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We also have a few other Jumpstart cards in the deck, even though I'm not 100% sure how good they will be in the format. Kels, Fight Fixer offer the flexibility of being a sacrifice outlet and a sacrifice payoff by drawing us cards, but having just three toughness as a four-drop is concerning. Witch of the Moors seems absurd if it sticks on the battlefield since Blood Artist, Cruel Celebrant, Cauldron Familiar, and Witch's Oven make it easy to gain life every turn, so we should be able to consistently make our opponent sacrifice a creature and return a creature from our graveyard to our hand. But five mana is a lot for our deck. Meanwhile, Phyrexian Tower seems great, giving us a land that can sacrifice a creature to trigger our Blood Artist, but since it's legendary, it's difficult to play too many copies, although it should be solid in the games when it shows up.

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While the printing of Conspicuous Snoop in Core Set 2021 already improved Historic Goblins, a couple of new Jumpstart cards have the potential to put the deck over the top in the format. The first is Goblin Chieftain, the best Goblin lord in all of Magic, not just giving our Goblin team +1/+1 but also haste, which allows us to pour on a ton of damage by surprise. The second is Beetleback Chief, which might not look that exciting, but four power and toughness across three bodies is solid for four mana and especially scary when it follows Goblin Chieftain, potentially offering nine haste damage.

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Since we have access to cards like Goblin Matron and Goblin Ringleader to find whatever Goblin we need in a given situation with some consistency, we also get a spicy one-of Jumpstart Goblin in Krenko, Mob Boss. Krenko's ability is extremely powerful but slow since we normally have to wait a turn to use its tap ability, giving our opponent time to kill it before we get any value. With Goblin Chieftain (and to a lesser extent, Conspicuous Snoop) giving us a way to use Krenko, Mob Boss immediately, it gets much better and can win games by itself by making a massive board of Goblin tokens. We also get one Muxus, Goblin Grandee, which might be the most powerful Goblin in our deck. But six mana is a ton for the Goblin tribe; as such, we only have a single copy. Hopefully, we won't draw it early in the game, but later, once we get up to six mana, we can find it with Goblin Matron and potentially dump a bunch of Goblins into play for free!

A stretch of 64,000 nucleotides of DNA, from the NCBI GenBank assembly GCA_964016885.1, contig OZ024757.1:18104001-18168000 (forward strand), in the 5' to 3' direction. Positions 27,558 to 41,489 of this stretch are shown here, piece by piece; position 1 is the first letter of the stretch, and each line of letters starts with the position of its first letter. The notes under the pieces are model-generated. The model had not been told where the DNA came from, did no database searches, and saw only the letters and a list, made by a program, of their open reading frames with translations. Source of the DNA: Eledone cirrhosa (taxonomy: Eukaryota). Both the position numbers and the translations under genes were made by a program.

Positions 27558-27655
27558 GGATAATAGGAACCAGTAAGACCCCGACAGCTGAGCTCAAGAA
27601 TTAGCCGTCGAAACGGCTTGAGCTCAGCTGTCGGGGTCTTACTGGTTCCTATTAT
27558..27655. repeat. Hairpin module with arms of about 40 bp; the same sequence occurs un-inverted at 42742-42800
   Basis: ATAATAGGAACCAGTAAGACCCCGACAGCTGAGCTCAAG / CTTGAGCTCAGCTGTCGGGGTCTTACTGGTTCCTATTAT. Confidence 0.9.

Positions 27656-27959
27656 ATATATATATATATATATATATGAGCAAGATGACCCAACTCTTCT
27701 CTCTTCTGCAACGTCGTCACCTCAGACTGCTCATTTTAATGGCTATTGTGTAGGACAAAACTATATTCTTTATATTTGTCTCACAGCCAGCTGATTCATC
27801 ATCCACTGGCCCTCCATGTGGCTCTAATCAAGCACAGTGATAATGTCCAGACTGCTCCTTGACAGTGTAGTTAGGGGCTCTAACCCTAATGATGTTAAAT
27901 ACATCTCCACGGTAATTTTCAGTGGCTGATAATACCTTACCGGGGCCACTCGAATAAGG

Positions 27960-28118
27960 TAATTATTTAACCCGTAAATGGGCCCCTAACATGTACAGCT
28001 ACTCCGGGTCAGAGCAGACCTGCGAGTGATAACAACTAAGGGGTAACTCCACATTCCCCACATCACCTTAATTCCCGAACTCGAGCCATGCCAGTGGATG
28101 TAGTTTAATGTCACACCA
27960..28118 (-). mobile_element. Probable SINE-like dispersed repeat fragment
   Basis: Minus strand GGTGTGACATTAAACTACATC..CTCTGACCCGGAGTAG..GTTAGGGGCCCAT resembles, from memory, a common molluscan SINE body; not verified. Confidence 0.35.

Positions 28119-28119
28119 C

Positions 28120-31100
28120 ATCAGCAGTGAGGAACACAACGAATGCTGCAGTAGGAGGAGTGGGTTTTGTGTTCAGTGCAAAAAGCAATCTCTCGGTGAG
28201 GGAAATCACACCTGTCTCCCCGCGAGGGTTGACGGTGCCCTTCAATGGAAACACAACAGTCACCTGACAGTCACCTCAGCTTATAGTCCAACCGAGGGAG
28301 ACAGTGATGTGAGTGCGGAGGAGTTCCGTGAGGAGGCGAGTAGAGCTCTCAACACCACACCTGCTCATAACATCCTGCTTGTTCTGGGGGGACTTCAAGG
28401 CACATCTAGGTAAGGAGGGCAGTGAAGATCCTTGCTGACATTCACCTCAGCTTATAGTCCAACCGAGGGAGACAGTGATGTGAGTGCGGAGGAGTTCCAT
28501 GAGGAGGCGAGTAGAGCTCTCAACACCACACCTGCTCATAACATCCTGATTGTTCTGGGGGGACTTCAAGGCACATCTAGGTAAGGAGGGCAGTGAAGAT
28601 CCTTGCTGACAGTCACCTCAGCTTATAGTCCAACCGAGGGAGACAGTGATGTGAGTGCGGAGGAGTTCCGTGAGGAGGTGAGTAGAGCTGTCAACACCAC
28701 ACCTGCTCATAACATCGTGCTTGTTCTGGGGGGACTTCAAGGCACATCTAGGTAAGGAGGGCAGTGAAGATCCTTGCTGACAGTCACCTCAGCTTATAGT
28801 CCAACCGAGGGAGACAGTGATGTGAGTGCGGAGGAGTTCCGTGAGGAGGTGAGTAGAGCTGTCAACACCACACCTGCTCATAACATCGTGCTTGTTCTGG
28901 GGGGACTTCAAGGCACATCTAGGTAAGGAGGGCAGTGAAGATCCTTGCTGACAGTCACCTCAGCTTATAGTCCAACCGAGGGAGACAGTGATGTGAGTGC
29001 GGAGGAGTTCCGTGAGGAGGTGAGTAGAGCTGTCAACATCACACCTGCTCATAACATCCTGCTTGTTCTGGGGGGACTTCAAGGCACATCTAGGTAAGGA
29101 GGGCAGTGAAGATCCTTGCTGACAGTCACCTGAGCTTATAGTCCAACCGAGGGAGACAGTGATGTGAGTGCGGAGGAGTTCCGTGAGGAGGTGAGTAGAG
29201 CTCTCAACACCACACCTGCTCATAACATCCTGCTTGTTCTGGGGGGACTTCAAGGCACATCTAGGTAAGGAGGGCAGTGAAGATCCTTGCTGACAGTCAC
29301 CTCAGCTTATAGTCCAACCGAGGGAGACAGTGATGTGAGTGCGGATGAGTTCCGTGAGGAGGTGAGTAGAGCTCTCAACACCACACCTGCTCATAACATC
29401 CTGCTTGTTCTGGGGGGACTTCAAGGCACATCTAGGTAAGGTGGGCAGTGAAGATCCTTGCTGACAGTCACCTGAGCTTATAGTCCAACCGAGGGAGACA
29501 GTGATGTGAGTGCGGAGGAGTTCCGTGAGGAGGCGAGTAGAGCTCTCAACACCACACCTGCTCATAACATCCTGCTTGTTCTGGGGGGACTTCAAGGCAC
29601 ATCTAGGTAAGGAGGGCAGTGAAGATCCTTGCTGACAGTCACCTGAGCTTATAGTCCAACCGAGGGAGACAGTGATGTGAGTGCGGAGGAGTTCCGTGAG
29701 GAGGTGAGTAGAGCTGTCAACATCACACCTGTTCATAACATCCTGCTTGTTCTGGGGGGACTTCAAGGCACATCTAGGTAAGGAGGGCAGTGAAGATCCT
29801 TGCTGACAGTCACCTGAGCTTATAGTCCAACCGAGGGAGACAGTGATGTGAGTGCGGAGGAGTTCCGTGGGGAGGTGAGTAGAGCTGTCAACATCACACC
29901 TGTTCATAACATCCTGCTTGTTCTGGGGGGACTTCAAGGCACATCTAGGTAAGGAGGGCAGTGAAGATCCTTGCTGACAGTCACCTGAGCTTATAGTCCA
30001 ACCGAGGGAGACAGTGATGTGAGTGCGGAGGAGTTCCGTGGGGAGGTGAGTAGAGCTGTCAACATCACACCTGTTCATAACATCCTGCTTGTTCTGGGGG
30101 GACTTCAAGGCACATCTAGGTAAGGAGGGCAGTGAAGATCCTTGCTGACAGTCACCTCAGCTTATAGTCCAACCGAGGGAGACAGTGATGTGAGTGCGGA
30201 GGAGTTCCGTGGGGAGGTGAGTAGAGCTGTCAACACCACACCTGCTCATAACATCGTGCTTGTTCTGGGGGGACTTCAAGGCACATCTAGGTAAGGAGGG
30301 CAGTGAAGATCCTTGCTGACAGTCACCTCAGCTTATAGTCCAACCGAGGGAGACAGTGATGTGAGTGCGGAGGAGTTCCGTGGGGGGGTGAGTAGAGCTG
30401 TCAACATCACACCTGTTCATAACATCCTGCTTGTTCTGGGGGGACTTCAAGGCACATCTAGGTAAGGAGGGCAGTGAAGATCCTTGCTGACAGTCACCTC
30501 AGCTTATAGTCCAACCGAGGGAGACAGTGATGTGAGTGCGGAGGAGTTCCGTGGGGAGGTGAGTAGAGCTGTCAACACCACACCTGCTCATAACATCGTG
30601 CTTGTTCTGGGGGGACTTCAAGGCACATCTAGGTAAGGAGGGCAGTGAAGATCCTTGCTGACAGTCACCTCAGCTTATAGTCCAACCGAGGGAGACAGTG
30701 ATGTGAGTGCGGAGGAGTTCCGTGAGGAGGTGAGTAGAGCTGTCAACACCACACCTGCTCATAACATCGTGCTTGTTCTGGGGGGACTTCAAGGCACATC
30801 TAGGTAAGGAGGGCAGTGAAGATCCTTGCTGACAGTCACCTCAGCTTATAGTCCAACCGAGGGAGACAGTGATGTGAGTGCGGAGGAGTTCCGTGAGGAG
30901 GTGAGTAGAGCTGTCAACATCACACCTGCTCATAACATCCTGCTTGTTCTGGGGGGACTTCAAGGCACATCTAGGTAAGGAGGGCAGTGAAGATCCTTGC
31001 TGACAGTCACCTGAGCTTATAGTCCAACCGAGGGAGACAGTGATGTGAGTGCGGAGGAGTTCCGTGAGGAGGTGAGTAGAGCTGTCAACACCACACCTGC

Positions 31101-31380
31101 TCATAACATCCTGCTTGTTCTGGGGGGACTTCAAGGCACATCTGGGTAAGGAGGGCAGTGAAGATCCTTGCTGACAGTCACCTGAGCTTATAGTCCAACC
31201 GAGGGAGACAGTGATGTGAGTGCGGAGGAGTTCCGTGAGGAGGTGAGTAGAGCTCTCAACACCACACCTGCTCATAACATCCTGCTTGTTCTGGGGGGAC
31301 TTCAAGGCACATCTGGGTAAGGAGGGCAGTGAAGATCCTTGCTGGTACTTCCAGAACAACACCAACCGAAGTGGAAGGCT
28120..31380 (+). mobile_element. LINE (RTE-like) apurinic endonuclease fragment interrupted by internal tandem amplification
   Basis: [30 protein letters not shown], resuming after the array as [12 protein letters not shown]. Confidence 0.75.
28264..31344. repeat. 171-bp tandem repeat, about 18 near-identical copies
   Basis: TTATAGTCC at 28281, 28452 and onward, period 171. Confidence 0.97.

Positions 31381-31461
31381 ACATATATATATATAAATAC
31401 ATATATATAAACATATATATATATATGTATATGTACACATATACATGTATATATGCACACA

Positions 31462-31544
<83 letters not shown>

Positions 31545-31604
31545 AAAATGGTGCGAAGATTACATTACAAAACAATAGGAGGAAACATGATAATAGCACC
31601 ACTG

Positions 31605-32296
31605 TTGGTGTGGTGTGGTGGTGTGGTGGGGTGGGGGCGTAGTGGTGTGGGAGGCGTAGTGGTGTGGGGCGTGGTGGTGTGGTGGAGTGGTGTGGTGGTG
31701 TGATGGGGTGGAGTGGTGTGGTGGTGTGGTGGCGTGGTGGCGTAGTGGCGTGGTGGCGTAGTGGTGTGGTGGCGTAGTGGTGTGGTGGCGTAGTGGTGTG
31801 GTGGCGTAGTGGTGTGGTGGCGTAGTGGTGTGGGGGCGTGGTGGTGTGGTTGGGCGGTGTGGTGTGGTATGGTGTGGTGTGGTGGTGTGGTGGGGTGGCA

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Branching Evolution is one of the most exciting new cards in Jumpstart, giving us the +1/+1 counter half of Doubling Season for just three mana. Doubling up the number of +1/+1 counters we put on our creatures can do some absurd things. The hardest part of building around Branching Evolution is figuring out which of the many possible directions to go. While the above take is a straightforward mono-green build, there's potential for green-white (gaining Venerated Loxodon, Mikaeus, the Lunarch, Conclave Mentor, and possibly some Basri cards), green-black (Polukranos, Unchained is a great follow-up to Branching Evolution), Explore (Wildgrowth Walker, Jadelight Ranger, Merfolk Branchwalker, and friends all get super-powered by Branching Evolution), and even artifacts, where Steel Overseer, Chamber Sentry, and Stonecoil Serpent form a solid, aggressive core, possibly backed by Tempered Steel as an additional payoff. 

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Possibilities aside, the Mono-Green build of Branching Evolution—Mono-Green Counters—looks pretty absurd. Remember, Branching Evolution isn't a Hardened Scales giving us one extra +1/+1 counter; it doubles the number of +1/+1 counters we'd put on our creatures, which means Yorvo, Lord of Garenbrig comes into play as an 8/8 and gets +2/+2 whenever another green creature comes into play, Vivien, Arkbow Ranger puts four +1/+1 counters on our creatures, Voracious Hydra gets ungodly huge, and The Great Henge gives all of our creatures +2/+2. Basically, our deck is filled with a bunch of cards that are already powerful, but they are just obscene with a Branching Evolution on the battlefield. 

Conclusion

Anyway, that's all for today. What are you most excited to build and play in Historic with new Jumpstart cards? Let us know in the comments! As always, leave your thoughts, ideas, opinions, and suggestions, and you can reach me on Twitter @SaffronOlive or at SaffronOlive@MTGGoldfish.com.